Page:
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© OECD/IEA - 2008 Deploying Renewables: Principles for Effective Policies Press Conference, OECD Berlin, 29 September 2008 Dr. Paolo Frankl Head, Renewable Energy Unit International Energy Agency
© OECD/IEA - 2008 Global Power Generation Mix Scenarios 46.5% Renewables [Source: ETP 2008] Renewables would have to play a particularly significant role in the power sector, increasing from 18% today to nearly 50% by 2050. Non-hydro renewables show the highest growth rate.
© OECD/IEA - 2008 Comparative assessment of effectiveness and efficiency of renewables support policies (market deployment and RD&D policies) OECD countries plus Brazil, Russia, India, China, South Africa Electricity, Heat and Transport Fuel sectors Distillation of the best policy practices and of main challenges encountered Learn from success stories but also from failures Co-funded by German BMU, Japanese NEDO, and Enel Global Renewable Energy Markets and Policies Programme (GREMPP)
© OECD/IEA - 2008 Incremental RE generation in a given year Remaining additional realisable potential (by 2020) Quantitative Analysis Chosen policy effectiveness indicator on a yearly basis:
© OECD/IEA - 2008 Achieved (by 2005) and Additional realisable mid-term potential (by 2020) for RES-Electricity Achieved (2005) and additional realisable mid-term (up to 2020) potential for RES-Electricity by country (OECD+BRICS) – in absolute terms (TWh) Source: IEA & EEG, 2008
© OECD/IEA - 2008 Effectiveness & Efficiency Wind On-shore 2005 (OECD & BRICS) Source: IEA & Fh-ISI, 2008 Long-term predictable incentives (FIT or FIP) + Appropriate framework Higher risk (TGC) + Non-economic barriers Efficiency
© OECD/IEA - 2008 Effectiveness & Efficiency Solid biomass el. 2005 (OECD+BRICS) Source: IEA & Fh-ISI, 2008 TGC FIT/FIP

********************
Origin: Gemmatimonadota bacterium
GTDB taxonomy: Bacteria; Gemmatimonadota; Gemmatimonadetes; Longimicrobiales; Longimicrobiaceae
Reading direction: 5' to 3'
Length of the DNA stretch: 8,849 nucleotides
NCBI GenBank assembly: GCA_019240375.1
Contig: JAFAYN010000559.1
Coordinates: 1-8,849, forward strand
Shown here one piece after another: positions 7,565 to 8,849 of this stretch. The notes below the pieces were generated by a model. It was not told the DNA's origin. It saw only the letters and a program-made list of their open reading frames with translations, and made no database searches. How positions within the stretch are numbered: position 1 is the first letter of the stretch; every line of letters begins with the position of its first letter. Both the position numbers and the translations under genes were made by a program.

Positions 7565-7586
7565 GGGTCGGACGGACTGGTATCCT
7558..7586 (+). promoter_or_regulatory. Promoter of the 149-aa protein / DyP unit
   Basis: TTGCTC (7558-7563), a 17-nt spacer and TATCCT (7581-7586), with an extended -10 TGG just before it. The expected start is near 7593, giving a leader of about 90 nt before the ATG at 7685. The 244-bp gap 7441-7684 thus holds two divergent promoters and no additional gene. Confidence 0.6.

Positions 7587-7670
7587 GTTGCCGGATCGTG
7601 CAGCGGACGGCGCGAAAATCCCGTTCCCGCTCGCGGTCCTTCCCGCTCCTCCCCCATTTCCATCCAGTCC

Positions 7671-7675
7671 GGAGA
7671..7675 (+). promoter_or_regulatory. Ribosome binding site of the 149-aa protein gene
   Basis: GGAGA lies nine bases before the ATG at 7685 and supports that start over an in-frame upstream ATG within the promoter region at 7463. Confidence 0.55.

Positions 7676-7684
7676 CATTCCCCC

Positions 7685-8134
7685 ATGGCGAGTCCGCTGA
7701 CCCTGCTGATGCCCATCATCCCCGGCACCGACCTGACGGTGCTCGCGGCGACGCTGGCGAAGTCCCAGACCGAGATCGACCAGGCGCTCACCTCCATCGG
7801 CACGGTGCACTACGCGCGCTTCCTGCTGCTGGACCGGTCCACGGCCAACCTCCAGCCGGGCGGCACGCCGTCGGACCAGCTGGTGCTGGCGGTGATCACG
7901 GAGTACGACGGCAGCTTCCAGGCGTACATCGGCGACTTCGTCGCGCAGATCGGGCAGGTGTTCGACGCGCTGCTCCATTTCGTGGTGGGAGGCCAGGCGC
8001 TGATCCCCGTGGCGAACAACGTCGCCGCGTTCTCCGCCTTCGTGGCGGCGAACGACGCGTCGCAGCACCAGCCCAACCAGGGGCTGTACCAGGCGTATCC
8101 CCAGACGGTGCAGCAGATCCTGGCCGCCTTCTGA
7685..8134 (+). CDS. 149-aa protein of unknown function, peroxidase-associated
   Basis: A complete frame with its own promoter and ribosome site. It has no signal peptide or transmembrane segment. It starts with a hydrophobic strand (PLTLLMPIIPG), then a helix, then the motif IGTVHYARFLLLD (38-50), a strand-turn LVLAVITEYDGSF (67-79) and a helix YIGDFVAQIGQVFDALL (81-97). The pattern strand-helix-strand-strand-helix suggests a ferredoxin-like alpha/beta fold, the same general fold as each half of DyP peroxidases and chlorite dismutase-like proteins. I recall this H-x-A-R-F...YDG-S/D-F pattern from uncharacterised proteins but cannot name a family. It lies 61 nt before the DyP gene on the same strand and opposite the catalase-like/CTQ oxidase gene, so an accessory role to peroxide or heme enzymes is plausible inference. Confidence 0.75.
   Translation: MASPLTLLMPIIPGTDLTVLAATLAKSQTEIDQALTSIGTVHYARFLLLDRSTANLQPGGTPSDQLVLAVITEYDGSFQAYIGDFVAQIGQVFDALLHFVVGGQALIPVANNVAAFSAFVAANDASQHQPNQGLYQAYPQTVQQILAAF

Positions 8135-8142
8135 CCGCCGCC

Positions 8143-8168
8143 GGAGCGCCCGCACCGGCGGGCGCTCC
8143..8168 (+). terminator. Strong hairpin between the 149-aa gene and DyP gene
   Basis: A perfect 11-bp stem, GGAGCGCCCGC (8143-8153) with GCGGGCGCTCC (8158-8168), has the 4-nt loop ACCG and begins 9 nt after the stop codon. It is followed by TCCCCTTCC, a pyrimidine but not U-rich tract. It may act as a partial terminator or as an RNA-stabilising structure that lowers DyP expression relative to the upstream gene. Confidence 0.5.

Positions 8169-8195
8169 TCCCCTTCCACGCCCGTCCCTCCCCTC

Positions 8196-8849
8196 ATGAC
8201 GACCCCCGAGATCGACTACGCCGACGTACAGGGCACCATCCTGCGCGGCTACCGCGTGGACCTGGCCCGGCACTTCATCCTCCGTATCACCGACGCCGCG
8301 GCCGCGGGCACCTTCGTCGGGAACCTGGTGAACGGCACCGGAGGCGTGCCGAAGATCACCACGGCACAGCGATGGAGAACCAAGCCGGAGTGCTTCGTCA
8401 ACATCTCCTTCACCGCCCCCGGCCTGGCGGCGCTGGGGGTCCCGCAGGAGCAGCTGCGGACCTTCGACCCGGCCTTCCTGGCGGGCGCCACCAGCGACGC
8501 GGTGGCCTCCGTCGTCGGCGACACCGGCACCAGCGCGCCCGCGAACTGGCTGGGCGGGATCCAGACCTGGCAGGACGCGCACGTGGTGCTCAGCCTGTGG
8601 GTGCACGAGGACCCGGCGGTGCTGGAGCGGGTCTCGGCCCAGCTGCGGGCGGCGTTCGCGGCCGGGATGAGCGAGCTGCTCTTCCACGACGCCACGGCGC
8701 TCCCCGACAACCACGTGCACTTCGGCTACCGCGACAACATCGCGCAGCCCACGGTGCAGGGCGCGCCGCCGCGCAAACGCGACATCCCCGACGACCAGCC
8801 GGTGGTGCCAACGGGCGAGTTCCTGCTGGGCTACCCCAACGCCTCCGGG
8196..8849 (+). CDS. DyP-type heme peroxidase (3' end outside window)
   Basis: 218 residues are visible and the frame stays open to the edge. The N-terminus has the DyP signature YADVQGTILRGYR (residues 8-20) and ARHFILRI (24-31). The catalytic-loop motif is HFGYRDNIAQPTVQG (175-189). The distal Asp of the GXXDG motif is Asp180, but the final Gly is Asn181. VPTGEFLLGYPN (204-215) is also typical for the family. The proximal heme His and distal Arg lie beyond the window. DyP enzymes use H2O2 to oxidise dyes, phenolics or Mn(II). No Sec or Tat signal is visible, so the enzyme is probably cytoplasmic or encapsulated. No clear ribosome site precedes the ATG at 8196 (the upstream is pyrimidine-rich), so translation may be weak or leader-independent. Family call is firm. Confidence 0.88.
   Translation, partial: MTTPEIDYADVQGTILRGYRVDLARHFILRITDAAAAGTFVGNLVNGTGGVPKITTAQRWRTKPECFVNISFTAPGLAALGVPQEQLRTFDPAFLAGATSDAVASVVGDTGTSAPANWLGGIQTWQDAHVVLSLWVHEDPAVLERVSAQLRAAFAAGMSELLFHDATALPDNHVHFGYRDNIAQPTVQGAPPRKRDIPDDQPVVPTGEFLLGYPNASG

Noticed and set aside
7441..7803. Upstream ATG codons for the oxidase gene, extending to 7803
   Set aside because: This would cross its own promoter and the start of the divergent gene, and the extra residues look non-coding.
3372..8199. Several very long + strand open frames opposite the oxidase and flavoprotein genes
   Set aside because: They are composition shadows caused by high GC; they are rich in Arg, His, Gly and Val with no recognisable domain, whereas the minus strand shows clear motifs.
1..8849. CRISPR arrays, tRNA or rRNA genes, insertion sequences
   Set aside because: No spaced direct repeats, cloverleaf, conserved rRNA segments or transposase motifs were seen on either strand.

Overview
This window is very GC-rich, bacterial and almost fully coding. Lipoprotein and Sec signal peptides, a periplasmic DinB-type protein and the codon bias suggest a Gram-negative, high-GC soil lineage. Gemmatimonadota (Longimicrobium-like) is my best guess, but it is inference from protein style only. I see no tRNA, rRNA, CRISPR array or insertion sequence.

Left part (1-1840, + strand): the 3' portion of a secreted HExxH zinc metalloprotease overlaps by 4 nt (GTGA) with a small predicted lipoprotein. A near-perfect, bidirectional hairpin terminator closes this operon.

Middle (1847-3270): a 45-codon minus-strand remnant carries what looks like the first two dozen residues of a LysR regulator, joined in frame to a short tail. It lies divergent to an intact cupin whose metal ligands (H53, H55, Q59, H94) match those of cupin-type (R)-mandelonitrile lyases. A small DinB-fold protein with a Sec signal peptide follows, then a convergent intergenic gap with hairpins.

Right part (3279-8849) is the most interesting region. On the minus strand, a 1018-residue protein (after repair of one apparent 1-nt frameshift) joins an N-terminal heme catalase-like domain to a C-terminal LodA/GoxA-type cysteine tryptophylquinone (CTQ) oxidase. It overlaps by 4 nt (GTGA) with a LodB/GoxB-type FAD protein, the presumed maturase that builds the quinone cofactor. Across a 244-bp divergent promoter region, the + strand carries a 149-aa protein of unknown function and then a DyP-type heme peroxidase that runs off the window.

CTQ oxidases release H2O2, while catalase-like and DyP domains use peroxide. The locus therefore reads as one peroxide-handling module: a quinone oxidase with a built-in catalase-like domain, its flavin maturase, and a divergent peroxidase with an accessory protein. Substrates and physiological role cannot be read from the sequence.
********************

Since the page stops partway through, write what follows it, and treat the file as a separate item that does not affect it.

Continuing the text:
© OECD/IEA - 2008 Effectiveness & Efficiency Solar PV 2005 (OECD & BRICS) Source: IEA & Fh-ISI, 2008 FIT
© OECD/IEA - 2008 Main Lessons Learnt and Conclusions
© OECD/IEA - 2008 Effective policies only in a limited set of countries Sometimes depending on specific technology Perceived risk, more than profit, is key to policy effectiveness & efficiency Price support can not be adequately addressed in isolation; non-economic barriers must be addressed concurrently Grid barriers Administrative barriers Social acceptance issues Other barriers (e.g. training, information, financial, etc.) Effective systems have, in practice, frequently been the most cost efficient Technology-specific support is key for both effectiveness and cost-efficiency Main Lessons Learnt (1)
© OECD/IEA - 2008 Main Lessons Learnt (2) Move beyond Feed-In Tariff vs. Quota Obligation System/ Tradable Green Certificate debate Both systems show success and failures depending on specific country and technology Precise design criteria and fine-tuning are key Signs of convergence: Feed-In Tariff: Premium tariff option, time digression Quota System/Tradable Green Certificate: Technology banding
© OECD/IEA - 2008 1. Remove non-economic barriers to improve market functioning 2. Establish predictable support framework - to attract investments 3. Set up transitional incentives decreasing over time – to foster and monitor technological innovation and move towards market competitiveness 4. Ensure specific support in function of technology maturity to exploit potential of large RET range 5. With increasing mass-scale RET penetration impact on overall energy system must be taken into account Continuity Certainty Key Principles for Effective Renewable Energy Policies